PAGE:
HOUSTON -- (March 17, 2009) -- A new computerized method of testing could help world health officials better identify flu vaccines that are effective against multiple strains of the disease. Rice University scientists who created the method say tests of data from bird flu and seasonal flu outbreaks suggest their method can better gauge the efficacy of proposed vaccines than can tests used today.
Rice's Michael Deem, the lead scientist on the project, will present the group's results March 19 at the American Physical Society's 2009 meeting in Pittsburgh. The results are also slated to appear in the forthcoming book "Influenza: Molecular Virology" from Horizon Scientific Press.
Avian flu, or bird flu, is a particularly deadly type of flu that's transmitted from birds to humans. It hasn't yet evolved into a form that can be transmitted readily between humans, but scientists and world health authorities are trying to prepare for a potential outbreak. Because the virus mutates continually, creating a vaccine in advance is problematic. For example, scientists have already found that a vaccine designed for the 1997 strain of bird flu does not work against a 2003 strain.
"Current vaccines contain only a single version of a given flu subtype," Deem said. "We wanted to gauge the effectiveness of a vaccine that contained multiple versions of a given subtype."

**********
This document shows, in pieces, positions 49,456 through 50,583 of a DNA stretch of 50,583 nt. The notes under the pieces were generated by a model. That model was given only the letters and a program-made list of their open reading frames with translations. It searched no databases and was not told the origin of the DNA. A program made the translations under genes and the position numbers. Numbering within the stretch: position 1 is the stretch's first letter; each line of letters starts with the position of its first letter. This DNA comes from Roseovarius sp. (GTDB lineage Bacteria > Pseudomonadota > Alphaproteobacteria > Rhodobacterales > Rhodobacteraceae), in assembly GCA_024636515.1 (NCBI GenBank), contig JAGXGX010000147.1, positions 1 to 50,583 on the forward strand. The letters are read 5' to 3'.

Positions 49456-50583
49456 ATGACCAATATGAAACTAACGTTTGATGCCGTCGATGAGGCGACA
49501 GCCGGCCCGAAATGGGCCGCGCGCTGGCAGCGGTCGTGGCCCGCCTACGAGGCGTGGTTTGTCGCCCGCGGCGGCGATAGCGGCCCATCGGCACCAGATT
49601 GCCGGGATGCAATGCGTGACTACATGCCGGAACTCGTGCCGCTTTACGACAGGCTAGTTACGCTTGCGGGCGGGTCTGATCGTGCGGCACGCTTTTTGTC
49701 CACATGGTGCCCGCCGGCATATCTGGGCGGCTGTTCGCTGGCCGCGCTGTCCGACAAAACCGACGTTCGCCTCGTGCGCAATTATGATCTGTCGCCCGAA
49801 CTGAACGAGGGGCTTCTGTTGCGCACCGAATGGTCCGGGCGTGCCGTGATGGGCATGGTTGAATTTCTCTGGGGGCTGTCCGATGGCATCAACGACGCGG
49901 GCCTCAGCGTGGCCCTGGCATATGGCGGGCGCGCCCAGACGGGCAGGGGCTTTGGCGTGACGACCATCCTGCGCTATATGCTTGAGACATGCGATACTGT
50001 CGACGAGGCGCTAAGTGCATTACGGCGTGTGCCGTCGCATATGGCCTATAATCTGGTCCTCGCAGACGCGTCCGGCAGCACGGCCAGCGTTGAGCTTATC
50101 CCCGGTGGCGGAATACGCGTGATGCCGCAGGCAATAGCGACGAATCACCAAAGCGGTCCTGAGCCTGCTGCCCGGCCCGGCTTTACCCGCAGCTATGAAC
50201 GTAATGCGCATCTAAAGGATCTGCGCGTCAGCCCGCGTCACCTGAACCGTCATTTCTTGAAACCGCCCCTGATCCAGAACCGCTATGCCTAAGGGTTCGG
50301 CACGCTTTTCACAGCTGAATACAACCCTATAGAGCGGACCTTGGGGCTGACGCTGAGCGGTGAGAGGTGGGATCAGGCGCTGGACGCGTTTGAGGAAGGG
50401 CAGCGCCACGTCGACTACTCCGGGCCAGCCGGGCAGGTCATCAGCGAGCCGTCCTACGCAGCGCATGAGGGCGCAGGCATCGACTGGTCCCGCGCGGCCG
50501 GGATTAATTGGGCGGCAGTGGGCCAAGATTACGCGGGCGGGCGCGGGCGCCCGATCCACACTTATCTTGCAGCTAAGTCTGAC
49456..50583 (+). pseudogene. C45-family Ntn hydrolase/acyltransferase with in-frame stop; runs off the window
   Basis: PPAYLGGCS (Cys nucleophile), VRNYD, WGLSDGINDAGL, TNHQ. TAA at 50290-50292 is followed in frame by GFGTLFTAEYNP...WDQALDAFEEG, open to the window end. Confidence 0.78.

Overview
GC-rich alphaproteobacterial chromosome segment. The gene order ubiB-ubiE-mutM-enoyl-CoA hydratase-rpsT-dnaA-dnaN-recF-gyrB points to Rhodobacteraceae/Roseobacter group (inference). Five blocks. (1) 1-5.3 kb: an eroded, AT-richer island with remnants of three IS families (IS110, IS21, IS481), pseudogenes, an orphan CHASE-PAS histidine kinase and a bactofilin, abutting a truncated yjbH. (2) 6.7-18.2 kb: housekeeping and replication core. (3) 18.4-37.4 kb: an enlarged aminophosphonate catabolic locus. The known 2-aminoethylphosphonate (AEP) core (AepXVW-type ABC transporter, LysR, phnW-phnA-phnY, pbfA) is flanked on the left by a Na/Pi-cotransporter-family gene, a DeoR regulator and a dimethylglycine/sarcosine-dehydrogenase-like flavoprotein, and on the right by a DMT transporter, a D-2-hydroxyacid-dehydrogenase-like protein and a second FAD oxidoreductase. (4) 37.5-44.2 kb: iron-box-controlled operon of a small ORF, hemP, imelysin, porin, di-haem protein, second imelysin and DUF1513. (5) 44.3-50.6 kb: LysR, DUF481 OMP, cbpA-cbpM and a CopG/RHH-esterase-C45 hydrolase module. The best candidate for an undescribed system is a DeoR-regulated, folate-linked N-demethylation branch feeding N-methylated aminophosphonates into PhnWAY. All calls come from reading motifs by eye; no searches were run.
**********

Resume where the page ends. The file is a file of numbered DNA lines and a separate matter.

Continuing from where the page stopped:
World health authorities currently test the efficacy of proposed flu vaccines using either ferrets, which can contract the same forms of flu as people, or genetic assays. Rice's new computerized method could be a cheaper and faster alternative.
With the new method, flu virus mutations are assigned numerical scores. Deem, Rice's John W. Cox Professor of Bioengineering and professor of physics and astronomy, and colleagues developed the method so they could assign a number that captured the amount of difference or similarity between strains. The method can also be used to test how effective a vaccine will be against divergent strains. To verify this, the team checked their results against flu vaccine data collected by the World Health Organization from 1971 to 2004.
"For seasonal influenza, we validated our model against observational data compiled by the World Health Organization's Global Influenza Surveillance Network," Deem said. "We also ran tests against bird flu data. We found that multiple-component bird flu vaccines appeared to be helpful in controlling the simultaneous multiple introduction of bird flu strains."
Influenza viruses are like chameleons. They constantly change the patterns on their outer surface to avoid being targeted by antibodies. This rapid mutation rate is the reason seasonal flu vaccines must be changed annually. However, the vaccines sometimes offer less than ideal protection against newly evolved strains. It takes about six months to produce annual vaccine supplies; also, ideal vaccine strains are often difficult to produce by the standard hen's egg technology, and alternative strains are substituted.
"Oftentimes, bird flu seems to emerge with multiple strains, and something similar can happen with newly released or evolved strains of seasonal flu as well," Deem said. The computational approach Deem will discuss is able to estimate the need for and the efficacy of a multiple-component vaccine in the face of the emergence of multiple flu strains.
Each year, world health authorities create a flu vaccine that protects against three types of seasonal flu -- two subtypes of type A flu and one subtype of type B.